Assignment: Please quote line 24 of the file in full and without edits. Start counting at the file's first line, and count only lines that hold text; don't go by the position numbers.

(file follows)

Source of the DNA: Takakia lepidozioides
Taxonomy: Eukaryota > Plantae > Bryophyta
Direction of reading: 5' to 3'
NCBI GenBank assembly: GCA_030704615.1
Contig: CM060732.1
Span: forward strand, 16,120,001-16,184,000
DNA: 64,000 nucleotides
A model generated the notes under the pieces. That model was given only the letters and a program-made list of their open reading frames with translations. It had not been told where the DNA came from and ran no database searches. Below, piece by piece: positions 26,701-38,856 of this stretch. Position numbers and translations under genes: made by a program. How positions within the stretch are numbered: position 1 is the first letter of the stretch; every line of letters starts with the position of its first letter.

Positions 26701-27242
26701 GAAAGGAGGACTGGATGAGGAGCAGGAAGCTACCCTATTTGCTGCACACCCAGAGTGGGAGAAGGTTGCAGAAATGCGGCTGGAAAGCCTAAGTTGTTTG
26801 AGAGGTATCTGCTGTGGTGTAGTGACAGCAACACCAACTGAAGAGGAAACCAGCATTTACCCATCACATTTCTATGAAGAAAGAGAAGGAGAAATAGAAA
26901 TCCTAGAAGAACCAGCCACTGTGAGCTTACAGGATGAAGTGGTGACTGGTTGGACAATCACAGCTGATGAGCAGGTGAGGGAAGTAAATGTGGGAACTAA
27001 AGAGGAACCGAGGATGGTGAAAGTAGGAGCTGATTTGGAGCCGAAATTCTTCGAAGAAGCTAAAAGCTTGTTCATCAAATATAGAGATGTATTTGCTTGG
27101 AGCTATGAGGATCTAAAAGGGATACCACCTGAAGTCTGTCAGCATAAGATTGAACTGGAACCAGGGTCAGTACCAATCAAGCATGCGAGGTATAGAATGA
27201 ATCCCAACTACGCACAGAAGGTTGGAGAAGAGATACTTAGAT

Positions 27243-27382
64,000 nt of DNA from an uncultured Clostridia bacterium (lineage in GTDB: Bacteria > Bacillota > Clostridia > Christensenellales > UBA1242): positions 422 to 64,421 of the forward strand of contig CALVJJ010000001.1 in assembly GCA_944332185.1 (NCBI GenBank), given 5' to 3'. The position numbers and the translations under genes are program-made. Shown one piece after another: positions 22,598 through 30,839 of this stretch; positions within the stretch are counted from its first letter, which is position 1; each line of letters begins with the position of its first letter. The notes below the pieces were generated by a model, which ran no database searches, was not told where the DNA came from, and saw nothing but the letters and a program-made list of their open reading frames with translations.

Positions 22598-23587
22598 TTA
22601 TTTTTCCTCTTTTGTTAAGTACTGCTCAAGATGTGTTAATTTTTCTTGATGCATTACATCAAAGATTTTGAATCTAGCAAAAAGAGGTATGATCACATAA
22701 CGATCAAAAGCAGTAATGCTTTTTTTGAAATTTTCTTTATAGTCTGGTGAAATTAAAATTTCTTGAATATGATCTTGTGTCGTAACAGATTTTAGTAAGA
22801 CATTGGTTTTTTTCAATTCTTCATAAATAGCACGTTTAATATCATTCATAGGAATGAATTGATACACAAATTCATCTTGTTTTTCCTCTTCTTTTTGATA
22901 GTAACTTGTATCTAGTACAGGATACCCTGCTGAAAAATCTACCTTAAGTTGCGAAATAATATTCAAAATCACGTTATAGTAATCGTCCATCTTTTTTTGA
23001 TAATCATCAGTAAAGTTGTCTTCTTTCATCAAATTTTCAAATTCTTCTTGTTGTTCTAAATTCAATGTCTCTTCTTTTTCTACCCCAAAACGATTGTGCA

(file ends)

23001 TAATCATCAGTAAAGTTGTCTTCTTTCATCAAATTTTCAAATTCTTCTTGTTGTTCTAAATTCAATGTCTCTTCTTTTTCTACCCCAAAACGATTGTGCA